Wednesday, July 26, 2017

A Couple Of North Country Spiders

"Dixon's Tangerine"
While going through Smiths book The North Country Fly I came across several interesting patterns, one of them is probably not well known to most of us but looks to be a fly that will get the job done. Again the simplicity of the pattern is key along with it's sparseness. The fly is called "Dixon's Tangerine".. and was first tied somewhere between the 1950's to the 1980's. The fly is tied with Red Pearsall's Silk..Thorax, Peacock Herl...Hackle, Brown Owl. I used Starling.



"July Dun"
This fly comes from the James Blades' list of flies circa 1890...again not a fly found in most fly shops. The pattern is called "July Dun"....White Pearsall's Silk...Thorax, Peacock Herl...Hackle Starling.





Monday, July 24, 2017

A Summer Morning, Well Worth The Effort

Yesterday morning's forecast called for cloudy skies giving way to some breaks of sun. With that info I felt I had a few hours of good fishing and be back at home before eleven. As I was driving to the stream I felt pretty good about my chances of finding some willing natives. I geared up and was on the water in very short order. Fishing the little pockets I managed to bring several guys to the surface but without a hookup. About a half hour in the stream the sun broke out and the stream was lit up like a Broadway play. I continued to fish trying to find some shady areas but not a single taker.



I had a choice, leave and go home or fish and enjoy the beauty which abounds the streams this time of year....I chose the latter and what a beautiful choice it was.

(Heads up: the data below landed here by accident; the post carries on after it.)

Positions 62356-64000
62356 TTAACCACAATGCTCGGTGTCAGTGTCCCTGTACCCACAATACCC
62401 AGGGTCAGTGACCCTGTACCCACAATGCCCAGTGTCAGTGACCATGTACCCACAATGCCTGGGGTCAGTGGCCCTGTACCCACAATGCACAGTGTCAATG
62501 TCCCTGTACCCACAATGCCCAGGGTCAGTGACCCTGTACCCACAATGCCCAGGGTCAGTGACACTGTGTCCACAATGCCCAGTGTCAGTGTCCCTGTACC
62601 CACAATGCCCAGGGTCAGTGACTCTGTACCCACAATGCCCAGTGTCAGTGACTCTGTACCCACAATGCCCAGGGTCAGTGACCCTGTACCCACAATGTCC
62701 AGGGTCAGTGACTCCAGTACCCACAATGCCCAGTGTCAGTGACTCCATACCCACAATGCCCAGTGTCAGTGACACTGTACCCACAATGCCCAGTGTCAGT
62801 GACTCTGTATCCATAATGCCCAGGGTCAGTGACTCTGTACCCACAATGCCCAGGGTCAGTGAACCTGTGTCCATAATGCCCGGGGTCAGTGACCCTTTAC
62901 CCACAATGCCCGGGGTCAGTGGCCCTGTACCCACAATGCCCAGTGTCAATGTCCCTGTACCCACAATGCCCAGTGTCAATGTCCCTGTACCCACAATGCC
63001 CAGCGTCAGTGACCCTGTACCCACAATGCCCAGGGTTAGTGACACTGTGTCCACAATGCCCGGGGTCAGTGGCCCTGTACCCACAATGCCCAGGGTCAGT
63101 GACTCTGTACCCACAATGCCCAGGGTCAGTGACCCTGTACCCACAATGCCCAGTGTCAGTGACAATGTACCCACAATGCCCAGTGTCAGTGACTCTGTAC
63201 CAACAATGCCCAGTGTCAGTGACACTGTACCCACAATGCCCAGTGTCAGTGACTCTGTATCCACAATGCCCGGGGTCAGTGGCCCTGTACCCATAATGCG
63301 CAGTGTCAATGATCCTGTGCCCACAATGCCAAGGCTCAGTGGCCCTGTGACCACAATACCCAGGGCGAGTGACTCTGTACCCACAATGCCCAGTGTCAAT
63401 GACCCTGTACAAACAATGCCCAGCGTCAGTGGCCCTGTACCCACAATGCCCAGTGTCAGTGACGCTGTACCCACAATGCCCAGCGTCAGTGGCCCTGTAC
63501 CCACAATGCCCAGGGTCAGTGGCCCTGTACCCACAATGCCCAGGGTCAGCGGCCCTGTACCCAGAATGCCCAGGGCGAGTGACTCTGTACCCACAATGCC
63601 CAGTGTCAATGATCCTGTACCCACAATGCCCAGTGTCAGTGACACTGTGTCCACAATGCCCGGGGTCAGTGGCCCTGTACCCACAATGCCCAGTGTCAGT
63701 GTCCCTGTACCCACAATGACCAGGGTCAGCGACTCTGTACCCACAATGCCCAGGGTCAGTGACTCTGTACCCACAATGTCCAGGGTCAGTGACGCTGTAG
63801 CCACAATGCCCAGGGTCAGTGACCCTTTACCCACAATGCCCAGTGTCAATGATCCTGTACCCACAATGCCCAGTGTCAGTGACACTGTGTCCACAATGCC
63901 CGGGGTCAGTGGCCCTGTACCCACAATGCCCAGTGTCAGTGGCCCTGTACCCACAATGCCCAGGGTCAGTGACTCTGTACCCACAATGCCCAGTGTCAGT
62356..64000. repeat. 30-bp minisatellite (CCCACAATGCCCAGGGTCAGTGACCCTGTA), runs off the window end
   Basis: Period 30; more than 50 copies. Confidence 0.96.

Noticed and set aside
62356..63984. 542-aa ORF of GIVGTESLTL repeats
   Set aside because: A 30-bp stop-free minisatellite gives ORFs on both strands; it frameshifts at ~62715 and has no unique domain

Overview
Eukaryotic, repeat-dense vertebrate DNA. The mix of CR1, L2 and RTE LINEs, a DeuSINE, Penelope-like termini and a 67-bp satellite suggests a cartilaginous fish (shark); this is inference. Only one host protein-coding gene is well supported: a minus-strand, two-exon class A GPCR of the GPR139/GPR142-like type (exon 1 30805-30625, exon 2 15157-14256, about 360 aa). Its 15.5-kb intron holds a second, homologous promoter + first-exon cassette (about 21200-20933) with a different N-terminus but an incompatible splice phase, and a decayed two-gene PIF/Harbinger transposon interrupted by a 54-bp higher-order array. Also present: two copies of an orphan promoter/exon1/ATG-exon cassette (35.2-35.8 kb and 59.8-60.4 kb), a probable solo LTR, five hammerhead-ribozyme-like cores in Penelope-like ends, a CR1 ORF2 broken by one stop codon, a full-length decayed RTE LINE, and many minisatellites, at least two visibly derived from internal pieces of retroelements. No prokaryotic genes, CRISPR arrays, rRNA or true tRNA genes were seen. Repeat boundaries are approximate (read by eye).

Renewing, I wondered where these seeds would land.


I tell you I fished every likely looking spot. I came to this place, the water was flowing and causing a thin riffle. It then broke into a deep pool that had some pretty good sized sunken logs. There was some shade along with a slight whirlpool. I cast my fly and let it drift, it hung up slightly on the gravel of the riffle. I pulled it to free it and a brookie darted for the fly. No hookup.


The next drift found the fly moving toward the log jam. A lightning fast swirl and a solid hookup. The fish was so strong, wanting to get to the log jam and freedom. I was able to convince him to come my way and he finally did. I could not believe the size of this wild native. He was perfect. A couple of photos and off he went. We have another meeting planned for this Autumn.


This is a brook trout fly, a fly that will find and bring to hand. It's a pain to tie but well worth the effort.









Saturday, July 22, 2017

A Story Of Summer, Parker, Mothergoose, And A Hermit

The Connecticut Coast
Summer has been in full swing in these parts. My fishing has been limited to a few hours in the morning and the times when I'm not about the streams our time is spent with Parker our grand-dog. Parker is here for a couple of weeks while his first family is away on vacation. But he's not missing them for his time here has been dog paradise. Walking , swimming and home cooked meals. Today we may even get in a hot dog roast along some waterway.



We have had an awful bout with gypsy moths. The eastern part of the state taking the brunt. Some of the trees have been totally defoliated and that is a problem especially for the brook trout who's streams have now lost there leaf cover. This may cause the streams to run warmer. I was encouraged when I saw this the other day. The trees are starting to regenerate. Young leaves have started to grow and show up on many of the trees. Thank you.


Mothergoose Liverwurst. Man do I have a history with this culinary delight. The original maker of Mothergoose which was Tobin Packing Co. went out of business years ago but sold their recipe to another company. The product is the same. Is this stuff good. Sliced and spread on crackers, or in a sandwich it is so good. My favorite is to take a thick slice of liverwurst, along with a equal slice of raw onion and place it on a piece of rye bread, or raisin bread which is the way my brother Richard ate it.


The North Pond Hermit....I picked up this book one night and read it cover to cover. It is well worth the read. Twenty seven years in the woods.